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Am J Physiol. 1975 Nov;229(5):1410-3.

Vasomotor inhibition in rabbits by vagal nonmedullated fibers from cardiopulmonary area.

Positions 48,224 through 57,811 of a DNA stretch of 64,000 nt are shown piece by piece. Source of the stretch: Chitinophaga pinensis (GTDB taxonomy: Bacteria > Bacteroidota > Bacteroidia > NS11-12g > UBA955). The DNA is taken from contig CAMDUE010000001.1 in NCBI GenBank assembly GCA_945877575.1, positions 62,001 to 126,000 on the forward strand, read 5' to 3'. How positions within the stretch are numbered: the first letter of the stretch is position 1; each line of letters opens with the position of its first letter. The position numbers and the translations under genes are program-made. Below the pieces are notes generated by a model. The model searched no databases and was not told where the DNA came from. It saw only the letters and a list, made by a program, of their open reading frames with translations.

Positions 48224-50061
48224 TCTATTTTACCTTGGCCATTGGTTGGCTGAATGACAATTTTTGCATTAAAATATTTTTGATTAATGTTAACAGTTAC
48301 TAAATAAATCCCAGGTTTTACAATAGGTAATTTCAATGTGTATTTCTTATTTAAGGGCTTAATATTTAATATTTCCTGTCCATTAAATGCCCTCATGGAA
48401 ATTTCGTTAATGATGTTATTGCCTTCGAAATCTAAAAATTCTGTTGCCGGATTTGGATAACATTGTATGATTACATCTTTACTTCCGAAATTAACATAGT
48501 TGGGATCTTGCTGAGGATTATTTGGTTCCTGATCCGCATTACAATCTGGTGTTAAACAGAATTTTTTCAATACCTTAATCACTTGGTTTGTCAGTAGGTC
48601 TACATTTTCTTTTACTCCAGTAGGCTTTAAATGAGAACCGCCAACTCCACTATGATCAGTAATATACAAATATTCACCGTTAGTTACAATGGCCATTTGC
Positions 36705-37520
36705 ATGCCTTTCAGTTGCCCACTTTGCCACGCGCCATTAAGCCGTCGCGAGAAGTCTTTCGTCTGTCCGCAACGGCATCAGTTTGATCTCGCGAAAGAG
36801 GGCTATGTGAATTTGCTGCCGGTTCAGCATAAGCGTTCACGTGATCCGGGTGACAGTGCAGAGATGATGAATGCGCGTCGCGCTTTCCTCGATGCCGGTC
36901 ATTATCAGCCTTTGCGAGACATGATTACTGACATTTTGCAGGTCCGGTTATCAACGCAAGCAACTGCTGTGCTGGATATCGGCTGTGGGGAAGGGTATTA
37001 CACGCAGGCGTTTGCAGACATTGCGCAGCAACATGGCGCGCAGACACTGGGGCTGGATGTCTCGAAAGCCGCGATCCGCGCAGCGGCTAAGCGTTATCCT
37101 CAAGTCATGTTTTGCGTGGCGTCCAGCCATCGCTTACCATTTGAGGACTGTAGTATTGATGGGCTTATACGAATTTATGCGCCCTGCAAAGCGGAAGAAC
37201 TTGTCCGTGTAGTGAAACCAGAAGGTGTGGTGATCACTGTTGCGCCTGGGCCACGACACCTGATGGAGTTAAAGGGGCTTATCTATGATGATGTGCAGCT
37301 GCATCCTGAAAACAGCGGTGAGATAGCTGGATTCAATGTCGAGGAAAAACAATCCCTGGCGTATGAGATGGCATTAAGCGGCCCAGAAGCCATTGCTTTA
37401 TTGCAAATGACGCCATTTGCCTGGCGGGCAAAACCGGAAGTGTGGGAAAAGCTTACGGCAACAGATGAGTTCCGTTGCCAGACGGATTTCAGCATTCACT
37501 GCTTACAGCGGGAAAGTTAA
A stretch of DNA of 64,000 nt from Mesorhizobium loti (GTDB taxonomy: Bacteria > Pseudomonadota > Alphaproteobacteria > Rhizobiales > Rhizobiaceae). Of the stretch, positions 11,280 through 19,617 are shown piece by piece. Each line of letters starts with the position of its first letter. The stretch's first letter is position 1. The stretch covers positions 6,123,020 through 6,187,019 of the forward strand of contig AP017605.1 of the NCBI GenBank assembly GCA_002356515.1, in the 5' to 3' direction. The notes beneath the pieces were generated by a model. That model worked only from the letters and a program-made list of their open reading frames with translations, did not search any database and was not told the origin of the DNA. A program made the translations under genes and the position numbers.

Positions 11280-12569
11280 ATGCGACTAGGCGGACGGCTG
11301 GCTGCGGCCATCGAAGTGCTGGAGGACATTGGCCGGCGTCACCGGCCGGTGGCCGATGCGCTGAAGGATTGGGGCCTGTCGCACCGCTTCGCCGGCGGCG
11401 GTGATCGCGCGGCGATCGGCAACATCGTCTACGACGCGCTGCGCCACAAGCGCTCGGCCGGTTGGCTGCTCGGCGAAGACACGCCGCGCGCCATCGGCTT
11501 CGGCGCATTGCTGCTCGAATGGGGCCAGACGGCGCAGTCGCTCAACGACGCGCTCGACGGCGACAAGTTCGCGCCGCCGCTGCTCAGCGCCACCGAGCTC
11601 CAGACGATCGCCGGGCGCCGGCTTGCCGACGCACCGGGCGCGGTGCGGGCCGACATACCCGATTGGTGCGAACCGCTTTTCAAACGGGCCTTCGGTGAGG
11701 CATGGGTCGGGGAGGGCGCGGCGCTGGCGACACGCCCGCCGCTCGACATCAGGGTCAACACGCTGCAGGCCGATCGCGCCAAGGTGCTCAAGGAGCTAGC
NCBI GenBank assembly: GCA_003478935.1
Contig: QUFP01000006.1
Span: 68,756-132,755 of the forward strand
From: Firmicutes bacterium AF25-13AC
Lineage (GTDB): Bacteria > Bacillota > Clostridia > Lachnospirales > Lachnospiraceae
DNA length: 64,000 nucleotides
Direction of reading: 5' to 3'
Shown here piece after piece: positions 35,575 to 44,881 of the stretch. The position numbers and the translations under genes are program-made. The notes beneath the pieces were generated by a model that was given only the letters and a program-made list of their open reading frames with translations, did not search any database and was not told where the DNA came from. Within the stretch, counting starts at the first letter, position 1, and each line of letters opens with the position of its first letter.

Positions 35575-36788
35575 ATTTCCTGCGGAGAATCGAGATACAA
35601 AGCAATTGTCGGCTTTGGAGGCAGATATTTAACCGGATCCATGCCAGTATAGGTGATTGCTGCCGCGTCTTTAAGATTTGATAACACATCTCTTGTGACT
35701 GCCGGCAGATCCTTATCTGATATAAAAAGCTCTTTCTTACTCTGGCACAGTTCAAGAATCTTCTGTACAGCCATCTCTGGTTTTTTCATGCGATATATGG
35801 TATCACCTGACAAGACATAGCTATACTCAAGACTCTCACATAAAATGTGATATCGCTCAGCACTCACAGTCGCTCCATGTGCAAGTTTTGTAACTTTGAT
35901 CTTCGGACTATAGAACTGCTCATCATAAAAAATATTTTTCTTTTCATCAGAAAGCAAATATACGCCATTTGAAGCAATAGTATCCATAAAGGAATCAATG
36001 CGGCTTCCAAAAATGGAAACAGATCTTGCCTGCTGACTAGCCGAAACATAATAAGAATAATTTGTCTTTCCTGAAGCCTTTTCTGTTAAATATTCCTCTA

In anesthetized rabbits with sinus and aortic nerve cut, when the cervical vagal nerves were cooled to 12, 8, 6, and 0degreeC, there were progressive increases in aortic blood pressure of 7 +/- 1, 15 +/- 2, 25 +/- 1, and 41 +/- 2 mmHg (SE), respectively. For comparison, during cooling of the aortic and vagal nerves, at 12degreesC there was a decrease in firing in the afferent fibers from aortic baroreceptors (48 +/- 4%) and pulmonary stretch receptors (57 +/- 5%), and at 6degreesC all activity was abolished. Thus, at 6degreesC the activity in medullated fibers from the aortic baroreceptors and pulmonary stretch receptors is blocked, but the increase in aortic blood pressure with vagal cooling is only 60% of that with cooling to 0degreeC. This demonstrates that cardiopulmonary receptors with nonmedullated vagal afferents (C fibers) contribute to the tonic inhibition of the vasomotor center. Because of overlap in sensitivity of different vagal fibers to cooling, the total contribution of these C fibers cannot be evaluated.

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